European Commission President Ursula von der Leyen gestures as she delivers her first State of the European Union speech during a plenary session of the European Parliament, in Brussels, on September 16, 2020. [Yves Herman/Reuters]
The European Commission president’s annual “State of the EU” speech usually exaggerates past achievements and promises whatever is most pleasing to as many of the European Parliament’s political groupings as possible. It is long on visions and platitudes and short on specifics, in other words. This time, the state of the world is so different, so difficult, that Ursula von der Leyen’s speech would, in any case, have been more significant. It would indicate whether the European Union is prepared to take on the great challenges of the time: the pandemic, climate change, mass migration, Brexit, the ever greater projection of power by China and Russia in the void left by the United States, Turkey’s growing belligerence.
The pandemic has already driven the EU member-states to overcome the great taboo on issuing mutual debt, so that they can support businesses and citizens as they move toward a new, more environmentally-friendly economy. Also, steps have been taken toward a coordinated front against the coronavirus and similar challenges in future, to avoid a repeat of the situation where member-states banned the export of health equipment to other EU states. The situation over the past year reminded us of French Foreign Minister Robert Schuman’s prediction in his 1950 proposal for a European Coal and Steel Community: “Europe will not be made all at once, or according to a single plan. It will be built through concrete achievements which first create a de facto solidarity.” Von der Leyen was clearly referring to this when she said, on Wednesday, “When we felt fragility around us, we seized the moment to breathe new vitality into our Union.”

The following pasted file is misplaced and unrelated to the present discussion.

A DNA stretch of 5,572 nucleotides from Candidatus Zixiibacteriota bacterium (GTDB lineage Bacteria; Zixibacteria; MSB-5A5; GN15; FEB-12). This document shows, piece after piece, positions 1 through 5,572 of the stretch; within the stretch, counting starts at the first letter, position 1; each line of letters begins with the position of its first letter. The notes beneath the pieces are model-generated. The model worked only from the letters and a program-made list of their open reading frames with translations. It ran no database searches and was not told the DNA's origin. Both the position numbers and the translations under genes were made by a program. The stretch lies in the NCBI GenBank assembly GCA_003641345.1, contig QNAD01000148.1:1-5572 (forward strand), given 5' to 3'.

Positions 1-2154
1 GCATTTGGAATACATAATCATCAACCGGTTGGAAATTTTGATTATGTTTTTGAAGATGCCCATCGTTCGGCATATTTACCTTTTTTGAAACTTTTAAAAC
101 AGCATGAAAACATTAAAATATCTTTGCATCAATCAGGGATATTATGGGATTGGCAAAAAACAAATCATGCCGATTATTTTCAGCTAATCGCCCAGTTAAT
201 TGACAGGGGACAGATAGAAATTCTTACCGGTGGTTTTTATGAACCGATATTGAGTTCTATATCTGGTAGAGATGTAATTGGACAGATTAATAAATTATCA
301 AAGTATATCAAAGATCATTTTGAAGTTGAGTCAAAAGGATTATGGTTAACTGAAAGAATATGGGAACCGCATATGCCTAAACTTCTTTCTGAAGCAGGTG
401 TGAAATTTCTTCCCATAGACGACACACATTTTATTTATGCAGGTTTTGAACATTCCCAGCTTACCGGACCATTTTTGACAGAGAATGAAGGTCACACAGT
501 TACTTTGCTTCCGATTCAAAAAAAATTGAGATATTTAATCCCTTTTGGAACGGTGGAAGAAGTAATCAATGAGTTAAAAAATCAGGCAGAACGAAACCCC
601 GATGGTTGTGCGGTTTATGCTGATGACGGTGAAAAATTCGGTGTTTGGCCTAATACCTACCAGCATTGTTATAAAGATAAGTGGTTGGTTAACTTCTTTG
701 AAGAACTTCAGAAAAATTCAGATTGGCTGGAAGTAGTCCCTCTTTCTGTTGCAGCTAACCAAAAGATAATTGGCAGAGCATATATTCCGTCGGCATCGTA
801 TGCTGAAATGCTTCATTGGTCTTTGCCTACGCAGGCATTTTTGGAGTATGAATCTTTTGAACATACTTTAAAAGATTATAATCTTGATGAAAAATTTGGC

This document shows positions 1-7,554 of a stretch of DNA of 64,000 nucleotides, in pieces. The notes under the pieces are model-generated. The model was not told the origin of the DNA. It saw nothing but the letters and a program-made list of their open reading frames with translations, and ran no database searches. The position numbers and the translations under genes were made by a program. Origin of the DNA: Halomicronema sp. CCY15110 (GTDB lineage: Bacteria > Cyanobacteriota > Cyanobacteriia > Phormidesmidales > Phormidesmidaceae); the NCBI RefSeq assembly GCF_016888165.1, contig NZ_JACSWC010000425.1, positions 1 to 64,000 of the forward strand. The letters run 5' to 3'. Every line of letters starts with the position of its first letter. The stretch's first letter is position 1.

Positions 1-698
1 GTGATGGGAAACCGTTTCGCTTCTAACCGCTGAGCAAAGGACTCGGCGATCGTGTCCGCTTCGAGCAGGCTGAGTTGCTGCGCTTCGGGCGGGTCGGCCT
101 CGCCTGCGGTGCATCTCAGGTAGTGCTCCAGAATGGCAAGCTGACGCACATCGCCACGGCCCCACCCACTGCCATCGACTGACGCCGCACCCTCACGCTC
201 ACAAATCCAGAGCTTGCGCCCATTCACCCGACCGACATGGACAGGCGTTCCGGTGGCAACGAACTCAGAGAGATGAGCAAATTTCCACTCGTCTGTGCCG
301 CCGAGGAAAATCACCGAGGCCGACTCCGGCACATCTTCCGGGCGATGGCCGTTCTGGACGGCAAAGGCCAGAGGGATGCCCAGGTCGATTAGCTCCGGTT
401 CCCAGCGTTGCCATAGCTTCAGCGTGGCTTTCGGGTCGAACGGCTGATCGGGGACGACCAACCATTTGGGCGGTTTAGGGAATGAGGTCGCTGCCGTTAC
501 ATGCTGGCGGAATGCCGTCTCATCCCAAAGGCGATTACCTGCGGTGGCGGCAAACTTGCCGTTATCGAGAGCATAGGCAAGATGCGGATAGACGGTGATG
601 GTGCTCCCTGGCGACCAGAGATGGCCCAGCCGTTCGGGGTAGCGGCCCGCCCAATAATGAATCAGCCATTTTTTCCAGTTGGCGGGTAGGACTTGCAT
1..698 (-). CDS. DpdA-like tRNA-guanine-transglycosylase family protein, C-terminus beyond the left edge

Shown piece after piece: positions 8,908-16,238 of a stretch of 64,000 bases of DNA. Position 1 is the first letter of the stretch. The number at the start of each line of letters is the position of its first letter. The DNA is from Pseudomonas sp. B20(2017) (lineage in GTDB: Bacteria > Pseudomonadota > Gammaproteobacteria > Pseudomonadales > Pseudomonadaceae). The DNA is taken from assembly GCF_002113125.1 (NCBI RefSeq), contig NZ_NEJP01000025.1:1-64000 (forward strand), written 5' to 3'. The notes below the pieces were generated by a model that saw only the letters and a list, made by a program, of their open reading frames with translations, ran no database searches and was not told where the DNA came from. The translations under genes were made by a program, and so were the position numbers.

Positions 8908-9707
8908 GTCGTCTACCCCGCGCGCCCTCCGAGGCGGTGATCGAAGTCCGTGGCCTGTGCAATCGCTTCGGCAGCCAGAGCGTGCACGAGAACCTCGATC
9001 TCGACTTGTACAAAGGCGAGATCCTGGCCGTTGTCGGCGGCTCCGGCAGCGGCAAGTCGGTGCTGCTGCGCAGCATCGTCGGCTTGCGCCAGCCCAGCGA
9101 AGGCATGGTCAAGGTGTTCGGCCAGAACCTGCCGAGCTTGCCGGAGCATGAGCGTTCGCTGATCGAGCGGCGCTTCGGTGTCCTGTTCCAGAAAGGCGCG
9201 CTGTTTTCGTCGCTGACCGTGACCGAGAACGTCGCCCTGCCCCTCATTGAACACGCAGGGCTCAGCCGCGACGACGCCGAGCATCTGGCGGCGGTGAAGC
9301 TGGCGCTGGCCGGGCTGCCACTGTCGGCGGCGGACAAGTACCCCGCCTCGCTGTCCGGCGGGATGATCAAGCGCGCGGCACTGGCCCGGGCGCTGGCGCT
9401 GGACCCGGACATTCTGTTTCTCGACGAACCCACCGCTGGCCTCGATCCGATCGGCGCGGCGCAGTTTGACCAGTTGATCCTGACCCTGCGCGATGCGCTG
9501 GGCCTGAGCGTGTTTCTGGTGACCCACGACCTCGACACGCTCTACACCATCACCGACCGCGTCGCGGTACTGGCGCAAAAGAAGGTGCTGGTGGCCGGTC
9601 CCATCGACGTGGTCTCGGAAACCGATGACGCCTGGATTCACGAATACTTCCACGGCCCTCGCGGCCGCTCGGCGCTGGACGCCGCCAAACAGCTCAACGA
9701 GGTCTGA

Like the pandemic, Turkey’s behavior and the great issue of migration are forcing the European Union to change. The EU’s leaders may find it difficult to agree on sanctions against Turkey at their meeting next week, but the message to Turkey was clear in von der Leyen’s speech. “The distance between us appears to be growing,” she said. “Our member-states Cyprus and Greece can always count on Europe’s full solidarity on protecting their legitimate sovereignty rights.” On migration, the wretchedness of Moria has crossed the line from deterrent to disgrace, prompting the EU to adopt a new system for handling migration. This will have a strong component of solidarity, von der Leyen told the European Parliament.
These may be only words, but they are positive words. We await the deeds that will strengthen the Union.